Chinese Nuclear Forces 2010

By Hans M. Kristensen

It’s interesting scary what you can find on the Internet: On Thursday, a Canadian calling himself SinoSoldier posted a report on the Pakistani web site Pakistan Defense claiming that China had test launched a JL-3 submarine-launched ballistic missile (SLBM) from a submarine in the Atlantic (!). Different versions allegedly have ranges from 12,000 km to 20,000 km and carry 5-7 warheads as opposed to 10 on the JL-2 SLBM. The source was said to be a report in the Japanese newspaper Yomiuri Shimbun.

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I haven’t been able to find the original story, but the report in Pakistan Defense is completely wrong: China does not have a JL-3 missile; it does not have a Type 096 submarine; it has never operated a submarine in the Atlantic; its two types of SLBMs (JL-1 and JL-2) have ranges of 1,770 km and 7,200 km, respectively; and they are only equipped with one warhead each.

The flaws in the report unfortunately did not prevent it from being picked up by Undersea Enterprise News Daily, an email newsletter distributed by the U.S. Atlantic submarine fleet headquarters.

Instead, check out our latest Nuclear Notebook on Chinese nuclear forces, just published for the Bulletin of the Atomic Scientists by Sage Publications: Chinese Nuclear Forces, 2010 (pdf version)

This publication was made possible by a grant from Carnegie Corporation of New York and Ploughshares Fund. The statements made and views expressed are solely the responsibility of the author.

2 thoughts on “Chinese Nuclear Forces 2010

  1. There is a type/mistake on p. 136 of your paper. The ASAT test was in 2007, not in 2006, unless you meant the pre-test in 2006.

    The lack of progress on Jin/JL2 combo may not only be technical. The Politburo may be unclear itself in directing the engineers what to do. The combo as it is prepared now, is very capable of dealing with Uncle Sam’s proxies from China’s ports. If China can safely judge that its strategic deterrence against CONUS is mainly economic, not nuclear, then the major Chinese nuclear deterrence should be directed towards Uncle Sam’s client states. History has shown that China’s rather non-confrontational nuclear doctrine serves the country remarkably well since 1964, considering the changes both internal and external.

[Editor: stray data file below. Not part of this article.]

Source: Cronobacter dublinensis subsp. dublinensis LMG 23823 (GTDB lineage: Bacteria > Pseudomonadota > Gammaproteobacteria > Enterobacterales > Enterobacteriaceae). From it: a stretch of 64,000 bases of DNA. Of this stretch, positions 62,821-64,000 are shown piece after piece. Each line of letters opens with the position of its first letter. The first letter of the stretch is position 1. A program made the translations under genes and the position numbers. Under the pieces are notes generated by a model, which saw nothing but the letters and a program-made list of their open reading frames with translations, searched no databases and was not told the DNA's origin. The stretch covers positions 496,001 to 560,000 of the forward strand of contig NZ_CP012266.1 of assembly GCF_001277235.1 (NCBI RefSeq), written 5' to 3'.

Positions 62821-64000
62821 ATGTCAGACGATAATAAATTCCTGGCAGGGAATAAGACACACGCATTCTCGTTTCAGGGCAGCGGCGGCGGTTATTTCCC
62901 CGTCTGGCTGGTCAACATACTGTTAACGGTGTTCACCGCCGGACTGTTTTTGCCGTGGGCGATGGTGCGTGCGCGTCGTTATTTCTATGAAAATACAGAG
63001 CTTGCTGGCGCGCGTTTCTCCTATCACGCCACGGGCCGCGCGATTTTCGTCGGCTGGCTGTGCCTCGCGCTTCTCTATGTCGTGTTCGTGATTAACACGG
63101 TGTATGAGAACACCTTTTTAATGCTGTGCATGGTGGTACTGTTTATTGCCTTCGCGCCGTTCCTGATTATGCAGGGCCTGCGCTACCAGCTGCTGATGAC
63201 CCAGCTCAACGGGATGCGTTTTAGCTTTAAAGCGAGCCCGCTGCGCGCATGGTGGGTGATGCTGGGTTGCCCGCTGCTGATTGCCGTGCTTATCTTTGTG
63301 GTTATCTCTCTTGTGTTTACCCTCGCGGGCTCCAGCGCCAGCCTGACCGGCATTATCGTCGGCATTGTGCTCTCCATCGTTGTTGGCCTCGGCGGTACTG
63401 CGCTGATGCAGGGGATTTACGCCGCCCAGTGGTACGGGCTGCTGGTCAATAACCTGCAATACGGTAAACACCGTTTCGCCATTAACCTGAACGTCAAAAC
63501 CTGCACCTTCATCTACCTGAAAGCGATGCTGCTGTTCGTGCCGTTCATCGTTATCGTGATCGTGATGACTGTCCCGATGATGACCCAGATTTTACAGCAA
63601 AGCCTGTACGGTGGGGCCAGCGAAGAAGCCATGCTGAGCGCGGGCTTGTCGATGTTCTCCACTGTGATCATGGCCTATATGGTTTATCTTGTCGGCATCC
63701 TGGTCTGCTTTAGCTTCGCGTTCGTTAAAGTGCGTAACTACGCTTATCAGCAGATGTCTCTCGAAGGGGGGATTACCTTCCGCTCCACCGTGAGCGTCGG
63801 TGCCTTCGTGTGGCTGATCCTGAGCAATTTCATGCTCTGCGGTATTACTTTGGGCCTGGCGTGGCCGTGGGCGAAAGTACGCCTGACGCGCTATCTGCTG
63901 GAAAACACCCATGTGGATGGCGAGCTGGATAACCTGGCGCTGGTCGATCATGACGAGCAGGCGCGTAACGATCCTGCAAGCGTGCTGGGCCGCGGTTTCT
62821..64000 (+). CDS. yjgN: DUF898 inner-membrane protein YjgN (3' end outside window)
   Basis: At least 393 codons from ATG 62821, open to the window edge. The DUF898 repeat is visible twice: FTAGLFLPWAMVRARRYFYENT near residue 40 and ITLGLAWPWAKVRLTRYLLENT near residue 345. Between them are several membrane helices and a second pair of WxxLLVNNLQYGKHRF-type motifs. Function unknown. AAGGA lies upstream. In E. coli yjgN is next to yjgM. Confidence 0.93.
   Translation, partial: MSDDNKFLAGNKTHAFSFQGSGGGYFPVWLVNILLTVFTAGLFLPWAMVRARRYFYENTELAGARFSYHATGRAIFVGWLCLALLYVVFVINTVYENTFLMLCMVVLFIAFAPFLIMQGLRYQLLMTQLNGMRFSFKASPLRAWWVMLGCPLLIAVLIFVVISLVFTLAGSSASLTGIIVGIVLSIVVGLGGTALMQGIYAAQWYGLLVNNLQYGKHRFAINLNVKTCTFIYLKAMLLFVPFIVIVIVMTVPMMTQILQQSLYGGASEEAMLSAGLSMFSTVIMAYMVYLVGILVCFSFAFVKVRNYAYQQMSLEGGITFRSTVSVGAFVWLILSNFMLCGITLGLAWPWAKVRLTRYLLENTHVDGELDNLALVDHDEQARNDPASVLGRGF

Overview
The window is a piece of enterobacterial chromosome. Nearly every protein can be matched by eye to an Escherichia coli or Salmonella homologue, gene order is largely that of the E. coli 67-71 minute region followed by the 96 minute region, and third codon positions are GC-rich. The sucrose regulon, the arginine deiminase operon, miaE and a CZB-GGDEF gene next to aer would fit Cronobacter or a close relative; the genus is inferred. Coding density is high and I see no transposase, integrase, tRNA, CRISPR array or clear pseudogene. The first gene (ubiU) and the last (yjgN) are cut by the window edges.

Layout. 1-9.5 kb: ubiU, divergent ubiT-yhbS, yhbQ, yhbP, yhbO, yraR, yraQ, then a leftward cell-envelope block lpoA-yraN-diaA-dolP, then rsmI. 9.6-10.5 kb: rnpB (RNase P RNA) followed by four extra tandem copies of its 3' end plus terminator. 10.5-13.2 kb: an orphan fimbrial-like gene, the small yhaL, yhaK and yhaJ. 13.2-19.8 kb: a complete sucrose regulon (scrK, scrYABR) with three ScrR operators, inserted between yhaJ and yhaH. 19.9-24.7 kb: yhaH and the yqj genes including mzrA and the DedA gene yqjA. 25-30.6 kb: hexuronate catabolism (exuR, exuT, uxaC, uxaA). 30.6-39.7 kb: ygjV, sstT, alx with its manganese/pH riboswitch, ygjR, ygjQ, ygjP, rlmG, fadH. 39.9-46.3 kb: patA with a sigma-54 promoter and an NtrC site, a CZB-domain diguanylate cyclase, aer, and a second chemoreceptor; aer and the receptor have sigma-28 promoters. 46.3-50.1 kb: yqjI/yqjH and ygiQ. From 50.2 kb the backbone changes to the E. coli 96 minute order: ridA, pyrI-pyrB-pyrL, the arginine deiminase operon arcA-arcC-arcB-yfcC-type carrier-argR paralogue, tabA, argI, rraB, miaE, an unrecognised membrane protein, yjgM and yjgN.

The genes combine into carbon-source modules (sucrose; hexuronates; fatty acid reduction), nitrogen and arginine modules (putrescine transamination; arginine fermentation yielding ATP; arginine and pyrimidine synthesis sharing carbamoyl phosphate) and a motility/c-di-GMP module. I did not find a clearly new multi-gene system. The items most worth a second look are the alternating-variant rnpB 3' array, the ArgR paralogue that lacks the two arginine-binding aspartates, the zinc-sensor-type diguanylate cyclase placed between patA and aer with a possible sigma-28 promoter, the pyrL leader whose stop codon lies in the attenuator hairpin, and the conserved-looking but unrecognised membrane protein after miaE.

Reply: Good catch spotting the typo. I’ve asked the publisher to change the notebook accordingly.

    It would be interesting to hear about specific indications that the Jin/JL-2 situation is political. I haven’t seen them. As for the mission, U.S. allies in the region have been within range of Chinese missiles for decades. The DF-21 will probably continue to cover those scenarios with the longer range of JL-2 and DF-31 potentially focusing on Guam, India, and Russia. I doubt Chinese leaders will rely on economic deterrence against the U.S., and the broad range of Chinese systems suggests to me that the leaders want very broad capabilities.

    I agree that China’s rather non-confrontational nuclear doctrine has served it well in the past, but how new capabilities and territorial claims will influence thinking in the future remain to be seen. HK

  2. But are there different versions of the Jin-class? When i look these photos, I see that the sail is bigger (or missile is smaller) in the new photo. I also spot few other new things. Or is this just merely optical illusion?

    Photo taken in this year.

    This one is at least few years old.

    Reply: I don’t know if all the Jin-class (Type 094) subs are identical, but the reason the subs on the two pictures appear different is that the new one is a fake. Someone has had fun with PhotoShop and has superimposed the two submarines onto a picture with the mountain and tunnel in the background. The lighting angle on the sail does not match the rest of the photo. Moreover, the missile compartment appears to have been compressed to fit onto the hull of a Shang class (Type 93). HK

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